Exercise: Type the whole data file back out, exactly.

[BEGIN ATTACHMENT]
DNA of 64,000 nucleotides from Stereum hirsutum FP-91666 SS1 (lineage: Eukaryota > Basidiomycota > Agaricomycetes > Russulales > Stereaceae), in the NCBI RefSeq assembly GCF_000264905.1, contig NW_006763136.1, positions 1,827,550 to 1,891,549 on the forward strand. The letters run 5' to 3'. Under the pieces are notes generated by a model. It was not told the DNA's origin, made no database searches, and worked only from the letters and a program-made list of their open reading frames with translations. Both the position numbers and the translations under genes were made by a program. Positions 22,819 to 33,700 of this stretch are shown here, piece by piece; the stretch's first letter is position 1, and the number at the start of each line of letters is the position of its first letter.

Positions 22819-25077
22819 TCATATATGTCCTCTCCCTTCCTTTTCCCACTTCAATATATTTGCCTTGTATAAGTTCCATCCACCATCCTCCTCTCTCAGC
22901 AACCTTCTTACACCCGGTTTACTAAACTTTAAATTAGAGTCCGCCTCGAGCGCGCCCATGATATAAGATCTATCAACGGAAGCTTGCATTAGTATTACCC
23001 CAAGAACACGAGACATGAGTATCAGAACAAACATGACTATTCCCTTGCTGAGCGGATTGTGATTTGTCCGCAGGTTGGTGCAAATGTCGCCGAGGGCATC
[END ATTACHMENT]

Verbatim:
DNA of 64,000 nucleotides from Stereum hirsutum FP-91666 SS1 (lineage: Eukaryota > Basidiomycota > Agaricomycetes > Russulales > Stereaceae), in the NCBI RefSeq assembly GCF_000264905.1, contig NW_006763136.1, positions 1,827,550 to 1,891,549 on the forward strand. The letters run 5' to 3'. Under the pieces are notes generated by a model. It was not told the DNA's origin, made no database searches, and worked only from the letters and a program-made list of their open reading frames with translations. Both the position numbers and the translations under genes were made by a program. Positions 22,819 to 33,700 of this stretch are shown here, piece by piece; the stretch's first letter is position 1, and the number at the start of each line of letters is the position of its first letter.

Positions 22819-25077
22819 TCATATATGTCCTCTCCCTTCCTTTTCCCACTTCAATATATTTGCCTTGTATAAGTTCCATCCACCATCCTCCTCTCTCAGC
22901 AACCTTCTTACACCCGGTTTACTAAACTTTAAATTAGAGTCCGCCTCGAGCGCGCCCATGATATAAGATCTATCAACGGAAGCTTGCATTAGTATTACCC
23001 CAAGAACACGAGACATGAGTATCAGAACAAACATGACTATTCCCTTGCTGAGCGGATTGTGATTTGTCCGCAGGTTGGTGCAAATGTCGCCGAGGGCATC